Kirby and the Rainbow Paintbrush – The Great Clay Offensive

Hi!!! <(^.^)^


Hi Kirby! ^_^ What a treat, everyone has gathered at the title screen to say hello. Before this game has even started I’m already feeling good. With a friendly wave and adorable high pitched voice, Kirby’s just so happy and excited that someone has come to visit. It’s so welcoming to see the effort everyone has put in to show up and greet you. Things are great in Dream Land and everyone is so happy. Kirby picks up an apple and thinks about eating it, before getting distracted by a pretty butterfly. Kirby drops the apple and rolls down the hill with it, chasing the butterfly. Weeeee!! What a great day.

Without warning, a hole opens up in the sky. A beam shoots out of it and sweeps across the land, draining all life and colour in its path. In seconds the vibrant hills and trees are blanketed in despair. Kirby’s lifeless shell sits motionless in front of the now empty river. Everything is dead.

Luckily, a Rainbow Paintbrush descends from the hole in the sky and paints Kirby back to life. Kirby gathers his bearings and looks down at the apple he was holding. Once red and delicious, now reduced to an inedible white husk. He looks around the barren landscape searching for any signs of life. Kirby’s eyes squint and shake in a desperate attempt to cry, but there are no tears inside Kirby either. His inner being has been drained much like his home. It’s now up to the player to enter the portal in the sky and guide Kirby’s aimless soul through 7 worlds to restore colour to Dream Land. YAAAAYY!!!!


The control scheme is what sets this game apart and literally makes or breaks Kirby’s adventure. The GamePad is used exclusively to draw lines and interact with the environment with no buttons at all. Kirby’s movement depends on which direction you draw the line from and he’ll shoot sideways, upwards and downwards chasing the line. You can also tap Kirby to do a little roll attack which is necessary for killing enemies. The control scheme sounds simple, because you just draw lines right? Too easy. However, when put into practice a lot of complications can arise. Once Kirby gets going he can be very hard to stop either because you’ve run out of ink, drawn a line in the wrong place, or you just don’t have time to block an enemy. All of this is manageable, but it’s easy to get carried away and find Kirby spiraling out of control into a death pit. The level design strikes a nice balance starting with big open areas to get you used to the controls, before entering little rooms and caves where more precise lines are needed.

The freedom of the control scheme can be a double edged paintbrush because if you just go crazy with lines then Kirby will get confused. If you draw a line in a bad place and want to get rid of it, then you’re most likely screwed. Trying to “erase” a line by drawing another one through it is the “solution” the game encourages, but it’s almost never practical. Firstly, you’ve probably got no ink at this point, it’s temporarily drained after drawing a few lines. Secondly, drawing ANOTHER line to get rid of one can just cause more problems for our pink little ball. You’ve broken the line but by making a new one so quickly, the new line runs in the same place and needs to curve obscurely to reverse the damage. Seems like a problem that just goes with an innovative control scheme? Nothing they could do about it? Part of the package? Well I would happily blow on the screen to remove lines. The GamePad mic allows this and I think it would’ve been a great solution. People would inevitably complain about having to expend energy to play a videogame, because gamers waste all their breath on trivial issues. However it’s the only practical way I can think of. Buttons are too far out of reach and using gyro would make your lines very squiggly. While I’ve used an entire paragraph to highlight this “problem”, it honestly was not too bad and becomes less of an issue when you expect it. More an illustration of how dynamic the game can feel and the consequences of bad playing. Every line has a beginning and an end. That’s some deep shit right there.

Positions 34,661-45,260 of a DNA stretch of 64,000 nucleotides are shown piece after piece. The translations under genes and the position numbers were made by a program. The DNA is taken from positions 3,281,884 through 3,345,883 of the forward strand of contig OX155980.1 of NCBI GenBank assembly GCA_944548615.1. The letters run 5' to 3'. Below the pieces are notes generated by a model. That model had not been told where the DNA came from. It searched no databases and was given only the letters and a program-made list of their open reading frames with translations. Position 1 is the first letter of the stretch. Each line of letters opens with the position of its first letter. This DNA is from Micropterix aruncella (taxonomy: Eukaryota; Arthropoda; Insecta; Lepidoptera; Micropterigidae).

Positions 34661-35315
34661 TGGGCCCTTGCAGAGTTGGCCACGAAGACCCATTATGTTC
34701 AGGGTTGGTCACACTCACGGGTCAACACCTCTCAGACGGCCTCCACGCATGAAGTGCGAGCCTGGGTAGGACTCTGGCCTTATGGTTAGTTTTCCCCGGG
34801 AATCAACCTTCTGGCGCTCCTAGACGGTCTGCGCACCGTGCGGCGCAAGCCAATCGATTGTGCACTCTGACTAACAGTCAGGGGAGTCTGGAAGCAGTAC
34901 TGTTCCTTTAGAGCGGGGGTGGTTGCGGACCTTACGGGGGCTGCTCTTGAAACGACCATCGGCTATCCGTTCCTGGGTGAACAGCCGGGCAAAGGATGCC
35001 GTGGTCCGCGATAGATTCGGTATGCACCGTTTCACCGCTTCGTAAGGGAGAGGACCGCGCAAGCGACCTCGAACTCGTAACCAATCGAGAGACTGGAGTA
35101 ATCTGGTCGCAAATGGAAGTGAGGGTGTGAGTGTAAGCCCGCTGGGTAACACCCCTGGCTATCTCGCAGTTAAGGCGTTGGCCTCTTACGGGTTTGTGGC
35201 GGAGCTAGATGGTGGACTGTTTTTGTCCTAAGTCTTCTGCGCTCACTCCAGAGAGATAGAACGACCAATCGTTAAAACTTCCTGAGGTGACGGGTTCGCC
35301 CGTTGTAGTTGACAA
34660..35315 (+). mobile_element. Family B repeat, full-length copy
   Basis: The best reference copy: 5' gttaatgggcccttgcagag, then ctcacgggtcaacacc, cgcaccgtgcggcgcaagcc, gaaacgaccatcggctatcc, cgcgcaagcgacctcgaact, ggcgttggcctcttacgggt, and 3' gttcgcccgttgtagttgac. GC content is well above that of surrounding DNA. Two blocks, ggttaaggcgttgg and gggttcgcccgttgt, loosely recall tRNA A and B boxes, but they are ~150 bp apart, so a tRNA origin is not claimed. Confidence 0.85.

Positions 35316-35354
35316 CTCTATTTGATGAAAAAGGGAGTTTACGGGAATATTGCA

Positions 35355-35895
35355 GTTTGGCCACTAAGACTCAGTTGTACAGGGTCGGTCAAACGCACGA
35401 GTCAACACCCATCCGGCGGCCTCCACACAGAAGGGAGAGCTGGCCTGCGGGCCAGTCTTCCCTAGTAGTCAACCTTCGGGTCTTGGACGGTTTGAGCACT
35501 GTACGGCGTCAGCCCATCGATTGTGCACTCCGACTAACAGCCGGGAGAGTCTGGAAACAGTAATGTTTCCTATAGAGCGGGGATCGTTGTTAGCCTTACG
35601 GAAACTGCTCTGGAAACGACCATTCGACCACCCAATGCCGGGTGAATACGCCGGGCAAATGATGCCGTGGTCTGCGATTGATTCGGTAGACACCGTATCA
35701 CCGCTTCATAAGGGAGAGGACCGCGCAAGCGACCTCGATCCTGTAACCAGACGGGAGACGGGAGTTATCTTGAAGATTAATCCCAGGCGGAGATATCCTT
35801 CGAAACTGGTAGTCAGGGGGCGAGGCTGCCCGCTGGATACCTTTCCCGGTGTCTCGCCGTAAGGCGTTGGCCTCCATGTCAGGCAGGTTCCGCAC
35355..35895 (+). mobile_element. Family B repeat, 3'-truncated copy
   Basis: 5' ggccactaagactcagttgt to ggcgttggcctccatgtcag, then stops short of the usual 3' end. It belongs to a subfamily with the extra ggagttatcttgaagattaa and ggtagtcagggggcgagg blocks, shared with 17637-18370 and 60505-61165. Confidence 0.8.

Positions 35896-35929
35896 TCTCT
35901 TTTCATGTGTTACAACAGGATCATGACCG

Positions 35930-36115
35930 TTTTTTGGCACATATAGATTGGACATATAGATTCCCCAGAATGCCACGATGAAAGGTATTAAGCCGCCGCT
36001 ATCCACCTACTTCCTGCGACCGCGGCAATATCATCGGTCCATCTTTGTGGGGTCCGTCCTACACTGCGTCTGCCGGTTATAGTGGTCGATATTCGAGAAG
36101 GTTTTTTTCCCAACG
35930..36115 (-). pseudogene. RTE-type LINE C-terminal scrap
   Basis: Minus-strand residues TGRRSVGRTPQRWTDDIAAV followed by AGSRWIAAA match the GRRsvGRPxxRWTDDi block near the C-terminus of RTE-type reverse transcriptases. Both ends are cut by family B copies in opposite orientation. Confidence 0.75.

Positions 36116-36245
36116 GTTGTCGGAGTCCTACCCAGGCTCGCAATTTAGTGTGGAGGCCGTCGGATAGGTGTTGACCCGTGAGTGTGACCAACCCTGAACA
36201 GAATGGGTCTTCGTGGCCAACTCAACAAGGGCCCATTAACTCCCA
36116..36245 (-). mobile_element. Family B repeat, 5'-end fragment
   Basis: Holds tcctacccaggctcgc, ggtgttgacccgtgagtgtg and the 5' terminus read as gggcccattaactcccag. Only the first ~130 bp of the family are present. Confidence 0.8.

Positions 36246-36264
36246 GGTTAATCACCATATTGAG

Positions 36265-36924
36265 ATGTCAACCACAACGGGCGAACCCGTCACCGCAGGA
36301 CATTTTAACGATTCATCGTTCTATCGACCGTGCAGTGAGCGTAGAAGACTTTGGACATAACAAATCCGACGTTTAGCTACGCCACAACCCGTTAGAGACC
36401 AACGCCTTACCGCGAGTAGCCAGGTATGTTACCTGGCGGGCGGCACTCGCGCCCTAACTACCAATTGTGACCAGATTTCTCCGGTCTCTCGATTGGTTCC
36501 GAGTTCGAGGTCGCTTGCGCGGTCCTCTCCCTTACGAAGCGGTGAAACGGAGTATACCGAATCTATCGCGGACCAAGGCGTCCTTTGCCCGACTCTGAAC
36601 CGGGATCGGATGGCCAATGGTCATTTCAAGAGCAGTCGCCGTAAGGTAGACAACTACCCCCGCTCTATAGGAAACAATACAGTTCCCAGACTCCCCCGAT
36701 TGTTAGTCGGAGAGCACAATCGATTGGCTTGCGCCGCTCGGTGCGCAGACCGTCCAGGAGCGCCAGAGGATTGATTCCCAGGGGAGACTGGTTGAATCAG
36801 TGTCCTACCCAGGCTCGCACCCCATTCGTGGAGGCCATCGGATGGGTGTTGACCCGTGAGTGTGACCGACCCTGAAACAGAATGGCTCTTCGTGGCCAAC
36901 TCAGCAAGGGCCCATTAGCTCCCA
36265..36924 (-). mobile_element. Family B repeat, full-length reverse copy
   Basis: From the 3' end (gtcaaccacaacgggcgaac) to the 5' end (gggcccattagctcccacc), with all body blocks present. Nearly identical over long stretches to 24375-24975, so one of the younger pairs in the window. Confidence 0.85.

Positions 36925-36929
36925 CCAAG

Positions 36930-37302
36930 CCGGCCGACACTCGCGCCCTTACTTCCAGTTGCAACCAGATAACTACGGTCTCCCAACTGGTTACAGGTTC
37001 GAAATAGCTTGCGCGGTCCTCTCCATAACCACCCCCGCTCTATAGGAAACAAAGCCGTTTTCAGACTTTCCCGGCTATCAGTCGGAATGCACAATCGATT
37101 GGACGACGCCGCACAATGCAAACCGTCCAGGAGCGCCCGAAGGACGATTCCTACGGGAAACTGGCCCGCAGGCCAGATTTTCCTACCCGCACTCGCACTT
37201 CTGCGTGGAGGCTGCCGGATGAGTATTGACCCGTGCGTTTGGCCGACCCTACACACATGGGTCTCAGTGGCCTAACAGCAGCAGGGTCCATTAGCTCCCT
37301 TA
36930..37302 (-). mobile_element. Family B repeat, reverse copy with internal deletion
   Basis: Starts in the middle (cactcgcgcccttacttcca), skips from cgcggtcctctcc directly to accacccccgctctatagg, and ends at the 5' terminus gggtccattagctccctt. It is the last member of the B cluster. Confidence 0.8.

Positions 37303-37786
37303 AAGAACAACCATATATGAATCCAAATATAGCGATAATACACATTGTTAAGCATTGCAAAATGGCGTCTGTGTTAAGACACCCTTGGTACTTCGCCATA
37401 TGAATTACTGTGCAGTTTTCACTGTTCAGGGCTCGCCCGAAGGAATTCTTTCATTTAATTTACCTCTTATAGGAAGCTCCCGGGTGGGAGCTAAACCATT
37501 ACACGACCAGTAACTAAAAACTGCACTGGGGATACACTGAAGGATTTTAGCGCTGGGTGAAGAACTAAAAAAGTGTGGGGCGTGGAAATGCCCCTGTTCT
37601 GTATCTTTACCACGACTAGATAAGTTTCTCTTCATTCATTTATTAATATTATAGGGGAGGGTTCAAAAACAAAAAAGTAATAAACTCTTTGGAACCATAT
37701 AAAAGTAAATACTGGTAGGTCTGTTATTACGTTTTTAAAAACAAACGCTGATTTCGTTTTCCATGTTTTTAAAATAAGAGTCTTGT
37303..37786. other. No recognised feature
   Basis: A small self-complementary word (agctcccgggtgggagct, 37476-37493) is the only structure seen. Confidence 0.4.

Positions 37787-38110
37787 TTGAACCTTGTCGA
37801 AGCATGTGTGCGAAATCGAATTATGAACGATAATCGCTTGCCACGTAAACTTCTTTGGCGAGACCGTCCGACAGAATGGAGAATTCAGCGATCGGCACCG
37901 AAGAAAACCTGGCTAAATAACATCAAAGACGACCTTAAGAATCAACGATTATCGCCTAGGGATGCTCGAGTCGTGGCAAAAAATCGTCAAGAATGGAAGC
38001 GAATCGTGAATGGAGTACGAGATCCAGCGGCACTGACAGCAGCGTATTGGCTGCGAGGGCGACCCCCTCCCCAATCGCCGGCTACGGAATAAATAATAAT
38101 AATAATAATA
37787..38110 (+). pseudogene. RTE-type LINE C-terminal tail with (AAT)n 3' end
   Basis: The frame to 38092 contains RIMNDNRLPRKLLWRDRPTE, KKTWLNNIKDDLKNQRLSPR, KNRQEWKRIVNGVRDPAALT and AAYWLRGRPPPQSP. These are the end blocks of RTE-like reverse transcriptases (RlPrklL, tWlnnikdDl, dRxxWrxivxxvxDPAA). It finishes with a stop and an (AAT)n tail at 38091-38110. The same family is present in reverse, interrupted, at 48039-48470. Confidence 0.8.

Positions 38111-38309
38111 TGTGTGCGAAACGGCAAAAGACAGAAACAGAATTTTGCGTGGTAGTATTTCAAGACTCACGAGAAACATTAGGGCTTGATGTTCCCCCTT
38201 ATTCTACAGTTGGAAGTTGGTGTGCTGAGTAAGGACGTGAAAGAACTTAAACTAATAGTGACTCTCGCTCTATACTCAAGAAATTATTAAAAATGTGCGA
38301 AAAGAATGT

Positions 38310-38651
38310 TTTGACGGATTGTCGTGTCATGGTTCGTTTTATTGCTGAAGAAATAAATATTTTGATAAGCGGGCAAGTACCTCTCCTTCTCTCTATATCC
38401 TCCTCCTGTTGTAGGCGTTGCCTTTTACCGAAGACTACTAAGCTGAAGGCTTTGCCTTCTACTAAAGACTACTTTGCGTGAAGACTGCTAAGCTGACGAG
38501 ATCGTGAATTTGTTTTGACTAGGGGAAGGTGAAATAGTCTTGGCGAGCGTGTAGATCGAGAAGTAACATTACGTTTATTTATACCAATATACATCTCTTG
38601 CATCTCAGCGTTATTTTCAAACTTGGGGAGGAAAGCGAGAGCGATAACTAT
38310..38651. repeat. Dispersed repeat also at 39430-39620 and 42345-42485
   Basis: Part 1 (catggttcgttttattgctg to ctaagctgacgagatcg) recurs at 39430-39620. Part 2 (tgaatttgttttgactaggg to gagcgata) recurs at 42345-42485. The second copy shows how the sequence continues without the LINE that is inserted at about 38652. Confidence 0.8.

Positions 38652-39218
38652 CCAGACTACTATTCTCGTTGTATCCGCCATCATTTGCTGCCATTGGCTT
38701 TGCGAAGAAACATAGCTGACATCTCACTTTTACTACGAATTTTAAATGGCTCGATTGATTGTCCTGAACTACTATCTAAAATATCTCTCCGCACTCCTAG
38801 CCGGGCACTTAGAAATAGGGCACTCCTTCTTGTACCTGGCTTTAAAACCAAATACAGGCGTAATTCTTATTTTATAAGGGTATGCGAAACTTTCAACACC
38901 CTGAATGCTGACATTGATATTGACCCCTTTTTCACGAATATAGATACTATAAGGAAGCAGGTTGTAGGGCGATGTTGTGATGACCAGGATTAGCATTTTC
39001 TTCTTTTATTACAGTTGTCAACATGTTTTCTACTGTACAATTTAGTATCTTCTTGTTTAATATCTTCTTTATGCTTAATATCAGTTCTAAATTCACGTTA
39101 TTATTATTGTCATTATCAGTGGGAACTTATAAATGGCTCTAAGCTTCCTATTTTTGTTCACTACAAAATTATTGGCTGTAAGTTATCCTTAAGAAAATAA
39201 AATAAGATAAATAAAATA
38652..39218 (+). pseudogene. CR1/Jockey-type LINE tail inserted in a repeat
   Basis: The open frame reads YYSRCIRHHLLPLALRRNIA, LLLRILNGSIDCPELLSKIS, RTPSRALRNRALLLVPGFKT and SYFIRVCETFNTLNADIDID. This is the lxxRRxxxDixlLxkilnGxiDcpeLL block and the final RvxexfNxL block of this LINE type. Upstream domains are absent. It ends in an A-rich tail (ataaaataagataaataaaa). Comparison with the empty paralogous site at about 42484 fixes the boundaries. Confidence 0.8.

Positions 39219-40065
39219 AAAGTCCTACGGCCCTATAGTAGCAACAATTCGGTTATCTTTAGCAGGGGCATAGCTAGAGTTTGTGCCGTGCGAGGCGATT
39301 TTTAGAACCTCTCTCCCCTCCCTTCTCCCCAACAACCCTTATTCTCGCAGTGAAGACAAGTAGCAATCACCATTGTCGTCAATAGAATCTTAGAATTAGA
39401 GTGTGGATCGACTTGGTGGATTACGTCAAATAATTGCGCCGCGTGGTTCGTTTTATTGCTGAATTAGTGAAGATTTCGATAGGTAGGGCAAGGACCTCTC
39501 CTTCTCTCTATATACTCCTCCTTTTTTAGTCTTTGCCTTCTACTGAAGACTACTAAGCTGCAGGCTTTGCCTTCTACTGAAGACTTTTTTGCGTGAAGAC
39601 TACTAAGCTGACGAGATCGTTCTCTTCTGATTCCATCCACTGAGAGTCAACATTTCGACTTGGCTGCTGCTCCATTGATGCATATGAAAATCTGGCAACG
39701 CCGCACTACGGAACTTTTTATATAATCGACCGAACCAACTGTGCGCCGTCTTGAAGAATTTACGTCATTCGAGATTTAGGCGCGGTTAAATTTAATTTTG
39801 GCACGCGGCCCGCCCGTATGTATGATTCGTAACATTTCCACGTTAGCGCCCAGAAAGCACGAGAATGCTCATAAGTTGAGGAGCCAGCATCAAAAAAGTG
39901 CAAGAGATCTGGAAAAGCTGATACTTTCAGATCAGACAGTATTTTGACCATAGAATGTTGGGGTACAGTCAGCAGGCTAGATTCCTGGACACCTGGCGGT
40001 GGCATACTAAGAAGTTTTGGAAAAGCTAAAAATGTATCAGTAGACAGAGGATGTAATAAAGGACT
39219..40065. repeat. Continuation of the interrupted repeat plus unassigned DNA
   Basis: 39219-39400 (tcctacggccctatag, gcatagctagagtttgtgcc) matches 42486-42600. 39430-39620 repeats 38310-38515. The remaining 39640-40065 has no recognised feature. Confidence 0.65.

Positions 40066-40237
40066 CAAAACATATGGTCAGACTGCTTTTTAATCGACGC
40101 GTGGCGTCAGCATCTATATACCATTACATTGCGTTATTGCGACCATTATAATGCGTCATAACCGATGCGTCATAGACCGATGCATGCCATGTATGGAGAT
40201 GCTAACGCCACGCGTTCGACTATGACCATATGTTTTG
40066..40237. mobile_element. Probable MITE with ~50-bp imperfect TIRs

The gameplay gets even deeper when you go for high scores, because star combos suddenly become part of the level design. To get a gold medal you simply need to collect a large amount of stars. Collecting stars consecutively will add bonuses at the end of the chain, so you get +8 stars magically added to your score for example. This means it’s not just about what you collect, but how you collect them. There are certain patterns that didn’t even become apparent to me until I specifically thought about my score, which was after beating the game. There are places specifically set up so that you can go from one set of stars to another, just to continue a combo and increase the “bonus stars” you get at the end of the combo. Switches and levers can make stars appear, and these almost exclusively exist so you can increase a combo around an existing bunch. This gives you more to think about and I had a lot of fun figuring out where to draw lines and how to execute certain patterns in an efficient way. Another classic example of Nintendo’s gameplay depth that normal reviewers don’t notice because their brains are in “easy mode”. You can just guide Kirby through the game, there’s nothing wrong with that, but you’re not getting the full experience and should not claim to be an authority on games if this is how you play. As somebody who bought this game with money and the intent of playing it, I did not have the mindset to beat it in 3 days and be “done” with it. I had more fun with this game the more I played.